Facebook first reported the breach on Friday, September 28 -- approximately three days after the full issue was allegedly first discovered, according to an official statement written by VP of Product Management Guy Rosen. There was an usual spike in activity detected by the site around the middle of September -- the 16th, according to remarks made by Rosen during a press call -- which led to an investigation and the full discovery on September 28th.
The hackers were able to steal from 50 million accounts and another 40 million may have been impacted
Jake Williams, the president of Rendition Infosec, says the log-in keys that hackers got on some 50 million user accounts would likely allow hackers to view private information and post on other people’s behalf.
THOSE USING THEIR BUSINESS EMAIL ADDRESS AS YOUR FACEBOOK LOG-IN EMAIL, ARE AT AN ENORMOUS RISK!!
Facebook says it doesn’t know who’s behind the attacks or where they’re based, but they know it was done using ‘Access Tokens’.
What's an access token? Essentially, an access token allows you to use one account (like Facebook, Twitter, or Google) to log into several different services or apps.
With the access tokens, hackers could take control of a person’s account, effectively allowing them to do things like read personal messages, post comments, and share information with other users. These access keys also let the attackers access any other services and third-party applications that someone used Facebook's login service to log in to and gain access to highly personal information, which is a bigger concern.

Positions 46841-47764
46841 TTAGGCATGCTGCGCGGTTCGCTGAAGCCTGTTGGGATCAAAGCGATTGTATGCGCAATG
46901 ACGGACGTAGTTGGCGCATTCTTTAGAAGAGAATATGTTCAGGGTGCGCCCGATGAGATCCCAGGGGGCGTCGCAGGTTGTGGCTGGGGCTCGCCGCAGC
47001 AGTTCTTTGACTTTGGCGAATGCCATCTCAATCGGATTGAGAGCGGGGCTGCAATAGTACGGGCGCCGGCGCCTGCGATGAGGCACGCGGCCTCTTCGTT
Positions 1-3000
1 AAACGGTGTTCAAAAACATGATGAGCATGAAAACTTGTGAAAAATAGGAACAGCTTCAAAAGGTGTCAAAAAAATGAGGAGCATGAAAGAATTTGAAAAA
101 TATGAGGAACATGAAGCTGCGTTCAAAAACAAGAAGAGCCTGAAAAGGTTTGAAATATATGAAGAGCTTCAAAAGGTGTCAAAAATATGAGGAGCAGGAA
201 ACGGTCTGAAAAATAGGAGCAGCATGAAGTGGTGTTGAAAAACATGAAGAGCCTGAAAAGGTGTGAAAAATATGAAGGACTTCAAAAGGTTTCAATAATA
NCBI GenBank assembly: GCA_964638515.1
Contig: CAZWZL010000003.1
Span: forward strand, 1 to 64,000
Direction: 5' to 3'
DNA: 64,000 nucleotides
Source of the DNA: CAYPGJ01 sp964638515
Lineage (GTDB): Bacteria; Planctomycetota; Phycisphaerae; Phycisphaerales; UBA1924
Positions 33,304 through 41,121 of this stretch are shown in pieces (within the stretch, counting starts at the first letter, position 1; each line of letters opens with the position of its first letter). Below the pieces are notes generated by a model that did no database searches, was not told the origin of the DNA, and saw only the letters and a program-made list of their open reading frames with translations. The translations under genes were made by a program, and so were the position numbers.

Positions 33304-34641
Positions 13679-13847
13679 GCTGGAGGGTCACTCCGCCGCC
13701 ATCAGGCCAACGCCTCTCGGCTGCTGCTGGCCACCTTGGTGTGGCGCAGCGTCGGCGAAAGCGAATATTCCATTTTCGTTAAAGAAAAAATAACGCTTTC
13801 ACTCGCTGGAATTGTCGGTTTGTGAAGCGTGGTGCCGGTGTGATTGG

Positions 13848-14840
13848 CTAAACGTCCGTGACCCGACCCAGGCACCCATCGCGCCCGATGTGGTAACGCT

Although Facebook denies any evidence of this, by using access tokens, the hackers not only had the ability to access the Facebook accounts of the affected users, they also had access to any other service in which a person used their Facebook account to register — including Messenger and apps like Tinder, Spotify, and Airbnb. Instagram, which is owned by Facebook, may also have been affected. hackers could potentially have accessed everything from people’s private messages on Tinder to their passport information on Expedia, all without leaving a trace.
Even more staggering: You could be at risk even if you've never used Facebook to log into a third-party site. Say, for example, you logged onto a website with the same email address that's associated with your Facebook account. If an attacker tries to log onto that same website using Facebook's Single Sign-On, the researchers found that some sites—including fitness app Strava—will associate the two accounts.
If attackers have already used your Facebook credentials to log into one of your apps, they may still be there, depending on the app’s security settings.
How? Because some of the web’s most popular sites have not implemented basic security precautions that would have limited the fallout of the Facebook hack, according to a recent research paper out of the University of Illinois at Chicago. In a manual audit of 95 of the most popular web and mobile sites that offer Facebook Single Sign-On—from Uber and Airbnb to The New York Times and The Washington Post—the researchers found that only two required people to enter their Facebook passwords each time they logged in.
If they use tokens to attack third-party apps before the tokens were invalidated, things become much trickier. On many websites, researchers found that attackers could reset the account’s email and then set a password without knowing the account’s actual password. So even if single sign-on no longer works and the attacker no longer has access to that Facebook account, they could still maintain access to the third-party account.” When testing this attack scenario, Polakis and his fellow researchers accessed accounts on 29 of the web’s most popular sites and were still able to log into 22 of them, even after losing access to the Facebook accounts.